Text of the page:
Another big challenge for me is not to compare myself to others. There are so many talented and dedicated language learners out there that it’s sometimes hard not to compare myself to them. So instead of comparing myself, I try to see and learn how they are trying to improve. Additionally, I try to share my own knowledge as much as possible. Helping each other instead of competing is much more fun!
How to Stay Motivated When Learning Japanese
What is your best takeaway/advice for people who are learning on and off, can’t find the motivation to stay consistent with their study?
I mentioned it before, but I think finding a reason why you study Japanese is a key factor. May it be Japanese friends, your love for Japanese culture, that one book you always wanted to read in Japanese.. it doesn’t matter, for as long as you enjoy learning the language.
My number one Mantra when learning Japanese is: Have fun! Don’t force yourself. Find people who are sharing your passion for the language (Instagram is an awesome source of motivation, by the way!). You don’t always have to study with a textbook. Sometimes it’s enough to simply watch an Anime or go to a Japanese restaurant and enjoy a good bowl of delicious Ramen.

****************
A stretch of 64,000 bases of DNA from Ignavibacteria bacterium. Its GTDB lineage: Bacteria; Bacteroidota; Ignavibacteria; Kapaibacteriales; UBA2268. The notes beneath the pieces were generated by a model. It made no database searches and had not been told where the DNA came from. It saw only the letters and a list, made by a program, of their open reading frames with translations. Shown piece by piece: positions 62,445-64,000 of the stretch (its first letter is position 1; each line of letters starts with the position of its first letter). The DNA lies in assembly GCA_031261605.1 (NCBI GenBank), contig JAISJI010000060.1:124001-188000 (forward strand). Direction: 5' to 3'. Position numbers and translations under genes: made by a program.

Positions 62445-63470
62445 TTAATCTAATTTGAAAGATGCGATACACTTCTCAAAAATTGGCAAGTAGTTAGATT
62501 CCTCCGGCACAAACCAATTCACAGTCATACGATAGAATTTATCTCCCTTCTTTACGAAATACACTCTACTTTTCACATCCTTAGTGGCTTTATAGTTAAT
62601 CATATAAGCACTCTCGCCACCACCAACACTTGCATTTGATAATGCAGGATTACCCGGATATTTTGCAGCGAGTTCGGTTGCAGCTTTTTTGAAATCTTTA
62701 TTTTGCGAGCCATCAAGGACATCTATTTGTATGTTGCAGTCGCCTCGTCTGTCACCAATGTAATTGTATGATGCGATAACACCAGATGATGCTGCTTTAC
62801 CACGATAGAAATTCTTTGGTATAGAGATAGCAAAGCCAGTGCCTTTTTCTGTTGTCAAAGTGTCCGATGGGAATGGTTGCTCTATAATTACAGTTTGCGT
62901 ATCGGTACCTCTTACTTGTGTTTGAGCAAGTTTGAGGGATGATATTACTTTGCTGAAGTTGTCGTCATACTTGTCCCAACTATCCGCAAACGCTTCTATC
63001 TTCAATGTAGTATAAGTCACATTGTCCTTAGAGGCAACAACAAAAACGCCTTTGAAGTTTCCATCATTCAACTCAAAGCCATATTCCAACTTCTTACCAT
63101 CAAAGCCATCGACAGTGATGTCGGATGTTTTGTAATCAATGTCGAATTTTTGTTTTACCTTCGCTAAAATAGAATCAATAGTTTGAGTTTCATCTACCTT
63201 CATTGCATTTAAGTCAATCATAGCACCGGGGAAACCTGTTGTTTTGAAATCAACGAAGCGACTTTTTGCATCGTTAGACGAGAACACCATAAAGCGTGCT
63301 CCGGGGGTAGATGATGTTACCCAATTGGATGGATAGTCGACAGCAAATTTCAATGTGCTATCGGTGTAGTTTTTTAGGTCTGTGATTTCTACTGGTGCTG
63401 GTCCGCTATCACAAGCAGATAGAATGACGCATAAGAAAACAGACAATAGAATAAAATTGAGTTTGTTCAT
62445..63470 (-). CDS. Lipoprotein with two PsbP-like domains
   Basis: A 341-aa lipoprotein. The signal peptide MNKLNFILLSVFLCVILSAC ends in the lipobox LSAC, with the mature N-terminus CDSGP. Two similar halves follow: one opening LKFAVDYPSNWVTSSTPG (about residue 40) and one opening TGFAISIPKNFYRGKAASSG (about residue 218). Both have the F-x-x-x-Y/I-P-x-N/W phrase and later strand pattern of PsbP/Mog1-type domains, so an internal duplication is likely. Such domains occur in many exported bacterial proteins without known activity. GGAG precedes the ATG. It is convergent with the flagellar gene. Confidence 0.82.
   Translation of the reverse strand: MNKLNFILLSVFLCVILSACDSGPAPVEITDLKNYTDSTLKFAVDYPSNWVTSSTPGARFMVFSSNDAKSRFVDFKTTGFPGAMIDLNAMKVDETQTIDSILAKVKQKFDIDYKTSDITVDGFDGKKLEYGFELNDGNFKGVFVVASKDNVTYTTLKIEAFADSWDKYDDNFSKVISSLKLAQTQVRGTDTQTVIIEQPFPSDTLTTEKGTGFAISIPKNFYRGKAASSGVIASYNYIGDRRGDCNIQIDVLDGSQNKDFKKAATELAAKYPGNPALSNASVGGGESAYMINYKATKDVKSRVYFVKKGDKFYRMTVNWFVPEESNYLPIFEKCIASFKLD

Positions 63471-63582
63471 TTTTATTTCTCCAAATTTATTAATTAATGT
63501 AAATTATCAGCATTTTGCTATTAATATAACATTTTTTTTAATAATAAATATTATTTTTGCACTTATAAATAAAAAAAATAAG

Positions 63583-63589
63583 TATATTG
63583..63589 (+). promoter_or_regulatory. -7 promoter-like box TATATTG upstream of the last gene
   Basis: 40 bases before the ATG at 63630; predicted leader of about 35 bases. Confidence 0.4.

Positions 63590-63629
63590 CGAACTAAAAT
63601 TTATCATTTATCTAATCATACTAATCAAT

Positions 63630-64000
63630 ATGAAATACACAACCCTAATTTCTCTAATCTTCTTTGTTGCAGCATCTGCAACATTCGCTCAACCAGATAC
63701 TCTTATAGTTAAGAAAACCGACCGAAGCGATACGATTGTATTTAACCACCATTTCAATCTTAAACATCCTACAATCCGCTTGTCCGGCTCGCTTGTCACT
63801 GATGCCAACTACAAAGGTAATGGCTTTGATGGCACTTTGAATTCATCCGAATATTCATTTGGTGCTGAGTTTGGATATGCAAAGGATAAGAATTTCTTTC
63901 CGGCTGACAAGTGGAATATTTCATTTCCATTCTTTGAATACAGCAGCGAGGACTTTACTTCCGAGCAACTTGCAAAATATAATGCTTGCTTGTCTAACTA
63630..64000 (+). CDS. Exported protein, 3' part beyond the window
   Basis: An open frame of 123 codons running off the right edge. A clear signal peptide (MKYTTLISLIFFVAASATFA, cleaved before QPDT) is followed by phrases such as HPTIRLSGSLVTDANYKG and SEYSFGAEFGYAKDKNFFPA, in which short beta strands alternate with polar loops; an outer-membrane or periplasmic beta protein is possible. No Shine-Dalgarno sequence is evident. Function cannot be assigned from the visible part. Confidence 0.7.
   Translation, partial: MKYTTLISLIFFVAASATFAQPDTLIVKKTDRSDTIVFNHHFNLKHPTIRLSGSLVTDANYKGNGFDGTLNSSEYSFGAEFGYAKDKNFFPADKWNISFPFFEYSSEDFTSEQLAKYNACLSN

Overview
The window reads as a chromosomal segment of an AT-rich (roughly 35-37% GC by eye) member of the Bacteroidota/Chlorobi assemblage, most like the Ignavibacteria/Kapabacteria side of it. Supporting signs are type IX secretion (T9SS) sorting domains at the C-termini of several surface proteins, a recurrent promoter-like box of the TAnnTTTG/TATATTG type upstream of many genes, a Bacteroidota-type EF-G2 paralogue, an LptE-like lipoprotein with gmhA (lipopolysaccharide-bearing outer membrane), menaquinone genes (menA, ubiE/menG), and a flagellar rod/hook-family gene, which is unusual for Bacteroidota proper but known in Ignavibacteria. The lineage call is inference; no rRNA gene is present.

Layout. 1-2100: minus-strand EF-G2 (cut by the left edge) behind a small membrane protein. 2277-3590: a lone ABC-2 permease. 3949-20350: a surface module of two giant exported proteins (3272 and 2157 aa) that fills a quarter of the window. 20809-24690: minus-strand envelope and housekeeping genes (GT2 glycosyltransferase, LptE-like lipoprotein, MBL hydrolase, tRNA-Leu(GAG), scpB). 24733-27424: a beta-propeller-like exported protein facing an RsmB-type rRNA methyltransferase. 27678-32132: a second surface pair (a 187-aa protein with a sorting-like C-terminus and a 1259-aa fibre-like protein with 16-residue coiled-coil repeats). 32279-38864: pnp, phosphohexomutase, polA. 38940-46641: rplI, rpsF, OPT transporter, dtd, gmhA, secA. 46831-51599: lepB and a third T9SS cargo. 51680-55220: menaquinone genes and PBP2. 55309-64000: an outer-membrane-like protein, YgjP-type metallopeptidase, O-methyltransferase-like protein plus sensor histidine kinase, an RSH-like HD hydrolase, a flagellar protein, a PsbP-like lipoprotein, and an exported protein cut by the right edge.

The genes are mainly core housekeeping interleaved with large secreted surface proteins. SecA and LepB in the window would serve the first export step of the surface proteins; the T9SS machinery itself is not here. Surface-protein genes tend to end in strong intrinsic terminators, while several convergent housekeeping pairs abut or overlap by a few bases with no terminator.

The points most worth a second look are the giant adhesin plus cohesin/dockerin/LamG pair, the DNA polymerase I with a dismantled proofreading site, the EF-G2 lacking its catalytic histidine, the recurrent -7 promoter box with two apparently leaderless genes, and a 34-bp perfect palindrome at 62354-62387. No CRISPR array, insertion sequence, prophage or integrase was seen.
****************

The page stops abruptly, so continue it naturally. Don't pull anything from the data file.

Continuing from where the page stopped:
Learning a language is not only about grammar structures and the 2000 words you have to learn. It’s also about getting to know a new culture and to stay curious!
What is the most hilarious situation you had encountered when you spoke Japanese?
My most hilarious situation was back in Japan as a high school student! My Japanese wasn’t very good at that time. One of my friends told me how she loved to eat にんにく, especially when it’s raw because it smells so nice.
I didn’t know what にんにくmeans and my dictionary too gave me no answer. So I did what I’m always doing when not knowing the meaning of a new word: trying to guess what Kanji could have been used for it and thus knowing what it means.
In this case, I thought she meant 人肉 (because 人 can be read asにん and 肉 as にく) and was understandably horrified.. I only later on realized that にんにくmeans garlic. What a hilarious situation!